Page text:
Year: 2023 | Location: Brainport Smart District, Helmond | Status: Underconstruction | Client: Private
Designers: Piotr Szczesniak, Tim Kouthoofd


In 2020, Bygg was tasked with leading a participatory workshop called Kavel Lab at Brainport Smart District. The workshop aimed to translate the wishes and vision of the Pioneers, a group of future residents who will live in the district, into a master plan that reflects the high ambitions of BSD. One of the participants in the workshop was a group of four families who were assigned a plot of land with the working name "Heuvelrug" (Back of the Hill). In 2022, the group commissioned Bygg to transform the master plan and their wishes into an architectural design, using a collective private commissioning approach known as "collectief particulier opdrachtgeverschap" (CPO) in Dutch.

The plot of land is located at the edge of the park and has a long, narrow shape, with its long side facing the park. To accommodate the program within the allowed building border, we decided to create a single, low, one-story volume that follows the horizontal lines of the park, creating a long, horizontal line in the landscape. The roof of the volume is intended to blend seamlessly with the park, with a horizontal line splitting the park and lifting up a meadow on the roof. The volume consists of four connected houses, with semi patios introduced to break up the volumes and bring the park more into the houses. The roof features light catchers, which act as lanterns and add to the aesthetic of the building.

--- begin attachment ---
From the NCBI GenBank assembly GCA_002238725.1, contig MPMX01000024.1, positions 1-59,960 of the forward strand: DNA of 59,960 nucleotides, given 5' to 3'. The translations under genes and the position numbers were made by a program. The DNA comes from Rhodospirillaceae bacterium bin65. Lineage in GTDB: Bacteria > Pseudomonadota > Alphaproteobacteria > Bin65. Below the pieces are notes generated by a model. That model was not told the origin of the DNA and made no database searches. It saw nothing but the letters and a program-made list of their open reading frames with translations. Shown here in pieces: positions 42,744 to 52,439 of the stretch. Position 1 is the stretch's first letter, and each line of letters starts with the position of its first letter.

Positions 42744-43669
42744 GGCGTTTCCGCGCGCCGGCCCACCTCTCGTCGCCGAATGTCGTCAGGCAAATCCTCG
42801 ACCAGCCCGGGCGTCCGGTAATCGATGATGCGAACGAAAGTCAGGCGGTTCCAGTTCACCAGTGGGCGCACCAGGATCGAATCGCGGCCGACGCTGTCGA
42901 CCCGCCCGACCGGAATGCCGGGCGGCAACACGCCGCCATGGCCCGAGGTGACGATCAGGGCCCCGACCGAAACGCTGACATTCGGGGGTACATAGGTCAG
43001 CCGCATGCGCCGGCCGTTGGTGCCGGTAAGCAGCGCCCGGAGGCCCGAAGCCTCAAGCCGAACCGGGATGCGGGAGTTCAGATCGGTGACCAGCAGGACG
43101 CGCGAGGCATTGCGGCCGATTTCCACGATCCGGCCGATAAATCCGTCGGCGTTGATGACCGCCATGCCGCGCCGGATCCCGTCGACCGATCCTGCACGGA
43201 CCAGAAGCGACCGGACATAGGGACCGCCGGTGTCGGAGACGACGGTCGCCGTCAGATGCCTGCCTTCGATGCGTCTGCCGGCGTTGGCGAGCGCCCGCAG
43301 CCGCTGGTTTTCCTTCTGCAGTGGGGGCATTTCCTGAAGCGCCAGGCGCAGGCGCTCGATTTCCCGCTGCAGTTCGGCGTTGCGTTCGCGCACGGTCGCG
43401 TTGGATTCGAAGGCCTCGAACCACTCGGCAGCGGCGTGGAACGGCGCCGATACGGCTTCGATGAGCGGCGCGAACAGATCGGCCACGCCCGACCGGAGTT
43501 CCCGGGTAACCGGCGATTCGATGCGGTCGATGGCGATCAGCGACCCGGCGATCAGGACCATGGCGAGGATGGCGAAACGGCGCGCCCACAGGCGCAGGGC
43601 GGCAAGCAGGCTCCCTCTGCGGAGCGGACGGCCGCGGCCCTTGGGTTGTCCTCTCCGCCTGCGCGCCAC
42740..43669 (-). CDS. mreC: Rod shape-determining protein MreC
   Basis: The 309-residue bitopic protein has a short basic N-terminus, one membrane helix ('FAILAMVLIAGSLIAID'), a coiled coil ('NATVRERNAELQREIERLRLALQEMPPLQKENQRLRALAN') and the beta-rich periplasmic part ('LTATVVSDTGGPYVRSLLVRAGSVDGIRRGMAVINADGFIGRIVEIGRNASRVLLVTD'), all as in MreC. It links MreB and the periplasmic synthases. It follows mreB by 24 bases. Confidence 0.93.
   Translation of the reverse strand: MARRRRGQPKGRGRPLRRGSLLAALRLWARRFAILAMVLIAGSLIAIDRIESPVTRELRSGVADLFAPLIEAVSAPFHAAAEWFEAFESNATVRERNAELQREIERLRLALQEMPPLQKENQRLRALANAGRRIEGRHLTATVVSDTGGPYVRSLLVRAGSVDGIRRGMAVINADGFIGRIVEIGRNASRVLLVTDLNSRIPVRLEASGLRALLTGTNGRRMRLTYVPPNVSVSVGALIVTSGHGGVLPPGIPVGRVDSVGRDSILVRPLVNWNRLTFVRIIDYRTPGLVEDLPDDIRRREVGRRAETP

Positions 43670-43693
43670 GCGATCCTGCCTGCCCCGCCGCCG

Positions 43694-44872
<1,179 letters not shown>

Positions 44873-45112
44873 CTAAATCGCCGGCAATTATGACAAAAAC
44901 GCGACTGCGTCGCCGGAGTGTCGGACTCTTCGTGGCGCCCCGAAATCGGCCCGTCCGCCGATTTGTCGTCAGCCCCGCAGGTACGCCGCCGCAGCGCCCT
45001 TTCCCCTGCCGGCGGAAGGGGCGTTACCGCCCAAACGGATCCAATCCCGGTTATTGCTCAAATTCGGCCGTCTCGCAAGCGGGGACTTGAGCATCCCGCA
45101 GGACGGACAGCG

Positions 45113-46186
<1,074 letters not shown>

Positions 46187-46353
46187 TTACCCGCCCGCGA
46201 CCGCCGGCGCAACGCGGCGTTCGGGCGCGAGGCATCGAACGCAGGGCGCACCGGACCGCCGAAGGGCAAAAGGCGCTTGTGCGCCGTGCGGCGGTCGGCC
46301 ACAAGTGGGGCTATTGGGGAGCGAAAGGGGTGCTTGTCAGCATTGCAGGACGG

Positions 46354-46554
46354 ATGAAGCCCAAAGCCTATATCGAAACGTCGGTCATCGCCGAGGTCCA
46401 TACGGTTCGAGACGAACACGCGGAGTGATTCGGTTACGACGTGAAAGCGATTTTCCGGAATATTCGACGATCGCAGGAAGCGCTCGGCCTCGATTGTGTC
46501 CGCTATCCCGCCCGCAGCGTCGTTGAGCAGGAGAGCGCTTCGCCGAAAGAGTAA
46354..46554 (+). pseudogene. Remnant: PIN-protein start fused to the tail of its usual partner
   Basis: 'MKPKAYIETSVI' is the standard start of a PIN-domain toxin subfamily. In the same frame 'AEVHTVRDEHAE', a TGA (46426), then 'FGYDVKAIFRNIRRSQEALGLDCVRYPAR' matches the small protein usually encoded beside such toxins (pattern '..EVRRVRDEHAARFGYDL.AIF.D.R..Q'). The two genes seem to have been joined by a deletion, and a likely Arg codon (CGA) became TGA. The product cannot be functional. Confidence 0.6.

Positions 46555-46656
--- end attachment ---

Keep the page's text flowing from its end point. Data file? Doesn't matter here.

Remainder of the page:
In terms of architecture and circularity, the floor plans of the houses are divided into 3 by 3 rectangles, with the houses oriented around a central square space that features the light catcher. The main bedroom and technical spaces are positioned in the same way in each house, but the living spaces can be divided individually per house. The architectural expression of the houses is achieved through the use of sustainable, nature-inclusive solutions and the construction method employed. The houses will be prefabricated and brought to the site as smaller pieces, then connected on the side using wooden I-joints. The rhythm of construction is visible in the facades and division. The light catchers mentioned earlier also serve a functional purpose by naturally ventilating the houses. To protect the houses from the sun, a small gabion filled with crushed old bricks is introduced on the south, park-facing side. The mass of the debris helps absorb the heat and provides a place for plants to climb and small animals to thrive.
This feature, called the Biodiversity Booster, also helps blend the architecture with the park and avoid overheating. Most of the glass and windows are oriented around the patio to further aid with natural ventilation. On the northern side, the facade is made of wooden cladding. The meadow on the roof serves as a large storage area for rainwater, while the garden will be planted with native plants, flowers, and fruit and berries. At the edge between the park, there will be a small ditch that serves as an extra storage area for rainwater and a barrier for people. However, it will also be a place for more water plants and animals to thrive.

The design of the houses is an excellent example of nature-inclusive, modular biobased construction and passive house design solutions.